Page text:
Texas Instruments SN76489
The SN76489 Digital Complex Sound Generator (DCSG) is a TTL-compatible programmable sound generator chip from Texas Instruments. It contains three square wave tone generators and one white noise generator, each of which can produce sounds at various frequencies and sixteen different volume levels. Its main application was the generation of music and sound effects in game consoles, arcade games and home computers (such as the Texas Instruments TI-99/4A, the BBC Micro and the IBM PCjr), existing alongside the competing and similar General Instrument AY-3-8910.
The SN76489 was originally designed to be used in the TI-99/4 computer, where it was first called the TMS9919 and later SN94624, and had a 500 kHz max clock input rate. Later, when it was sold outside of TI, it was renamed the SN76489, and a divide-by-8 was added to its clock input, increasing the max input clock rate to 4 MHz, to facilitate sharing a crystal for both NTSC colorburst and clocking the sound chip. A version of the chip without the divide-by-8 input was also sold outside of TI as the SN76494, which has a 500 kHz max clock input rate.
The frequency of the square waves produced at each channel is derived by two factors: the speed of the external clock and a value provided in a control register for that channel (called N). Each channel's frequency is arrived at by dividing the clock by 4 (after the div-by-8 stage, if present, for a total divider of 32 in those cases), and then dividing the result by N; thus the overall divider value is from 4 to 4096 (or 32 to 32768), and the tone frequency range at maximum input clock rate is from 122 Hz to 125 kHz (or typically 108 Hz to 111.6 kHz, with an NTSC Colorburst clock input - ranging from roughly A2 (A below middle A) through to 5-6 times the generally accepted limits of human audio perception).
There are two versions of the SN76489: the SN76489 (Narrow DIP version labeled SN76489N) and the SN76489A (Narrow DIP version labeled SN76489AN). The former was made around 1980-1982 and the latter from 1983 onward. They differ in that the output of the SN76489 is the inverse of the expected waveform (the waveform 'grows' towards 0 V from 2.5 V), while the SN76489A the waveform is not inverted. The pseudorandom noise feedback in the both versions is generated from an XNOR of bits 12 and 13 for feedback, and bit 13 being the noise output. The pseudorandom generator is cleared to 0s (with the feedback bit set to 1) on writes to chip register 6, the noise mode register.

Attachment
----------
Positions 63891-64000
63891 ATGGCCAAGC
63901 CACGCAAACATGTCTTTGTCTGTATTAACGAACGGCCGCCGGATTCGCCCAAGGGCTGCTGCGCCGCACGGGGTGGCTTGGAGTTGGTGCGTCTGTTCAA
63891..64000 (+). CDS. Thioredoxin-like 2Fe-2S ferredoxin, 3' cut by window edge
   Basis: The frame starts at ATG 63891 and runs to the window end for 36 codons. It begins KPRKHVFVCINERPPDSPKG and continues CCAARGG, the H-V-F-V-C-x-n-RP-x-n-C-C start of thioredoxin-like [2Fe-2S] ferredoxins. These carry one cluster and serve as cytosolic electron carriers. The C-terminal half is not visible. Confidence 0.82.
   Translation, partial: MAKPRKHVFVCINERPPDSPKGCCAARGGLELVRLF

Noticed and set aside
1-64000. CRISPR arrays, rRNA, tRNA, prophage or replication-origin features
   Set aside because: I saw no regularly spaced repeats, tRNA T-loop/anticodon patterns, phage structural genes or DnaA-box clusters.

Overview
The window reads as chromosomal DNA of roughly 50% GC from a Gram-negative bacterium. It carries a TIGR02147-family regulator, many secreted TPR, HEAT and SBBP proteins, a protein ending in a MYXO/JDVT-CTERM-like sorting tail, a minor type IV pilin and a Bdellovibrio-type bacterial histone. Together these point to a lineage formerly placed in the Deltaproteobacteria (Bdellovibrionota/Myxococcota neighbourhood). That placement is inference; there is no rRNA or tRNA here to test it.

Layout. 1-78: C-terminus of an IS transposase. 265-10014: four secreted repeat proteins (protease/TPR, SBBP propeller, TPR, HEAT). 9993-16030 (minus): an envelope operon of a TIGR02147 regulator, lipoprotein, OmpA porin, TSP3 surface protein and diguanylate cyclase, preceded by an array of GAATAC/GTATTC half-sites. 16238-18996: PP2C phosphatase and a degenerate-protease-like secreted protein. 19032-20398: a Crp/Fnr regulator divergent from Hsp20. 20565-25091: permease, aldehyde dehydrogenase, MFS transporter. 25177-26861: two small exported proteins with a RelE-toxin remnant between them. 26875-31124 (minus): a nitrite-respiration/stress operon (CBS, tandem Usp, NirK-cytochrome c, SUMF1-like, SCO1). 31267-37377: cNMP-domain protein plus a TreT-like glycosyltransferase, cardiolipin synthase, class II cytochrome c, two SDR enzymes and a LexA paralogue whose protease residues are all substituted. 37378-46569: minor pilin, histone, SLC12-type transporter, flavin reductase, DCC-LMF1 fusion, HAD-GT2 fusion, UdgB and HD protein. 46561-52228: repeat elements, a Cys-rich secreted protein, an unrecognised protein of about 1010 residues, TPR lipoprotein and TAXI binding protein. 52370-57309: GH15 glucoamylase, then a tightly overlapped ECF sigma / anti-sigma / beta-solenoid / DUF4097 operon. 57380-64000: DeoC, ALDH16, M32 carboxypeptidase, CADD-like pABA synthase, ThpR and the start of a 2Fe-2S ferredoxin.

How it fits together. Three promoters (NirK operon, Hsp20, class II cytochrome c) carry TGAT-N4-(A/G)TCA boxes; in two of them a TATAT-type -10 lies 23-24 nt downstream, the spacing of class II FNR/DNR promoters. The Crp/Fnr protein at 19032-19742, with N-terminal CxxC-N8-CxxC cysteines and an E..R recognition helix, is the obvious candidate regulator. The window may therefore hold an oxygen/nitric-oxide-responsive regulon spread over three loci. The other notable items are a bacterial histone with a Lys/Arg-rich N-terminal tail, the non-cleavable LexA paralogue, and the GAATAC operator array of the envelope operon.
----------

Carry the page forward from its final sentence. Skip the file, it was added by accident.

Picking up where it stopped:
Sega used real SN76489AN chips in their SG-1000 game console and SC-3000 computer, but used SN76489A clones in their Master System, Game Gear, and Mega Drive/Sega Genesis game consoles. These modified sound chips were incorporated into the system's video display processor. Although basic functionality is almost identical to that of the original SN76489A sound processor, a few small differences existed: the randomness for the noise channel is generated differently, and the Game Gear's version includes an extension for stereo audio output. The periodic noise is also 16 stages long on the Sega-made clones; this makes a significant difference for music/programs which use periodic noise, as sounds will play at 6.25% lower pitch than on the TI-made chips.
Another clone is the NCR 8496, used in some models of the Tandy 1000 computer. Later Tandy 1000 machines (notably the SL, TL and RL series) integrated the SN76496's functionality into the PSSJ ASIC.
It is worth noting that the SN76489A seems to be totally identical to the SN76496 in terms of the outputs produced, but the latter additionally features an "AUDIO IN" pin (on pin 9) for integrated audio mixing.
- These games shared a common board design by Tehkan that used three of the functionally identical SN76496.
- These games shared a common board design by Universal Entertainment Corporation:
- Block Gal
- Congo Bongo
- Bank Panic
- Time Pilot '84 - uses the functionally identical SN76496
- Sega Mega-Tech
- Sega System 1
- Sega System 2
- ALF's Music Card MC1 - Apple II add-on card, uses three chips for a total of nine voices
- BBC Master
- BBC Micro
- Coleco Adam
- Geneve 9640
- IBM PCjr
- Memotech MTX
- Neo Geo Pocket
- Neo Geo Pocket Color
- Sega Game Gear
- Sega Genesis / Mega Drive
- Sega Master System
- Sega Mega-Tech
- Sega Nomad
- Sega Pico
- Sega SG-1000 - uses the SN76489AN
- Sharp MZ-800 - uses the SN76489AN
- Sord M5
- Tandy 1000 - early systems used SN76496 or NCR 8496, later systems integrated into PSSJ ASIC
- Texas Instruments TI-99/4A - uses the original TMS9919
- Tomy Tutor
- Engineering staff of Texas Instruments Semiconductor Group. "SN 76489 AN" (PDF).<templatestyles src="Module:Citation/CS1/styles.css"></templatestyles>
- Maxim (April 27, 2005). "SN76489 notes". SMS Power!. External link in
- "SN76494, SN76494A, SN76496, SN76496A programmable tone/noise generator" (PDF). Texas Instruments. 1984, 1989. Check date values in: